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Forests 2016, 7(10), 219; doi:10.3390/f7100219

Fire Regime in Marginal Jack Pine Populations at Their Southern Limit of Distribution, Riding Mountain National Park, Central Canada

1
Centre for Forest Interdisciplinary Research (C-FIR), University of Winnipeg, 515 Portage Avenue, Winnipeg, MB R3B 29E, Canada
2
Resource Management Specialist, Fire Management Officer, Parks Canada Agency, Riding Mountain National Park, Wasagaming, MB R0J 2H0, Canada
3
Department of Earth and Planetary Sciences, Harvard University, 20 Oxford Street, Cambridge, MA 02138, USA
4
Parks Canada, Natural Resource Conservation, Protected Areas Establishment and Conservation Directorate, 300-300 West Georgia Street, Vancouver, BC V6B 6B4, Canada
5
School of Resource and Environmental Management, Simon Fraser University, 8888 University Drive, Burnaby, BC V5A 1S6, Canada
*
Author to whom correspondence should be addressed.
Academic Editors: Yves Bergeron and Sylvie Gauthier
Received: 12 July 2016 / Revised: 10 September 2016 / Accepted: 23 September 2016 / Published: 30 September 2016
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Abstract

In central Canada, long fire history reconstructions are rare. In a context where both anthropogenic and climate influences on fire regime have changed, Parks Canada has a mandate to maintain ecological integrity. Here we present a fire history derived from fire-scarred jack pine (Pinus banksiana Lamb.) trees growing at their southern distribution limit in Riding Mountain National Park (RMNP). In Lake Katherine Fire Management Unit (LKFMU), a subregion within the park, fire history was reconstructed from archival records, tree-ring records, and charcoal in lake sediment. From about 1450 to 1850 common era (CE) the fire return intervals varied from 37 to 125 years, according to models. During the period 1864–1930 the study area burned frequently (Weibull Mean Fire Intervals between 2.66 and 5.62 years); this period coincided with the end of First Nations occupation and the start of European settlement. Major recruitment pulses were associated with the stand-replacing 1864 and 1894 fires. This period nevertheless corresponded to a reduction in charcoal accumulation. The current fire-free period in LKFMU (1930–today) coincides with RMNP establishment, exclusion of First Nations land use and increased fire suppression. Charcoal accumulation further decreased during this period. In the absence of fire, jack pine exclusion in LKFMU is foreseeable and the use of prescribed burning is advocated to conserve this protected jack pine ecosystem, at the southern margins of its range, and in the face of potential climate change. View Full-Text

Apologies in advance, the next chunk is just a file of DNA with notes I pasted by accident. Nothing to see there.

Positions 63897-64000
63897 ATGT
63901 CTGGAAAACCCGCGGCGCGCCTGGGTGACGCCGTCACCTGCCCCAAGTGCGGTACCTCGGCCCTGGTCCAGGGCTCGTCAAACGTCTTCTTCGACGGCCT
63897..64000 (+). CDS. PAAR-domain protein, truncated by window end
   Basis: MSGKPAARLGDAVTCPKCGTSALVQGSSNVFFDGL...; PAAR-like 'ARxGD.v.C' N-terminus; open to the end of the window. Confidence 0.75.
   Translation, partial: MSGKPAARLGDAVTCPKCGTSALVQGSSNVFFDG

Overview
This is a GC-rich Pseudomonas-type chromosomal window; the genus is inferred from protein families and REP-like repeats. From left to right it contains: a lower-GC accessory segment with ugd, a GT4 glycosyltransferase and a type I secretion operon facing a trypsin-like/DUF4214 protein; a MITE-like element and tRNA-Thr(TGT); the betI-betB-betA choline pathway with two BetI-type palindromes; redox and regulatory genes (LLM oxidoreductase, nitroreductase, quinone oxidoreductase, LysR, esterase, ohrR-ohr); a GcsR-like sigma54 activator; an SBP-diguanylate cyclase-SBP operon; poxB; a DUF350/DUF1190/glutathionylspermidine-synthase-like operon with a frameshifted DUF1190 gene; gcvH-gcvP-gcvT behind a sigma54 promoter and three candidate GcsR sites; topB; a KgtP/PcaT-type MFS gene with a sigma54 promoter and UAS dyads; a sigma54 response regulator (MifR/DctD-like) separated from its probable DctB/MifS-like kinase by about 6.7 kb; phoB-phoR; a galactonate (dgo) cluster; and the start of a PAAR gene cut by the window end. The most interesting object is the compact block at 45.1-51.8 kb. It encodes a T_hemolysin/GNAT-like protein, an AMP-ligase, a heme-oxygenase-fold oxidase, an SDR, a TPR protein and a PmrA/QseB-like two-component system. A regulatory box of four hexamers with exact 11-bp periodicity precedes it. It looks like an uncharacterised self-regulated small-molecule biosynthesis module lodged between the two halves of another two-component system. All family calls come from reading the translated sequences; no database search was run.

Keywords: fire history; boreal mixedwood; Pinus banksiana; dendrochronology; fire scars; lake sediment charcoal; First Nations; European settlement; fire exclusion; paleoecology fire history; boreal mixedwood; Pinus banksiana; dendrochronology; fire scars; lake sediment charcoal; First Nations; European settlement; fire exclusion; paleoecology
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This is an open access article distributed under the Creative Commons Attribution License which permits unrestricted use, distribution, and reproduction in any medium, provided the original work is properly cited. (CC BY 4.0).

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MDPI and ACS Style

Tardif, J.C.; Cornelsen, S.; Conciatori, F.; Hodgin, E.B.; Pellatt, M.G. Fire Regime in Marginal Jack Pine Populations at Their Southern Limit of Distribution, Riding Mountain National Park, Central Canada. Forests 2016, 7, 219.

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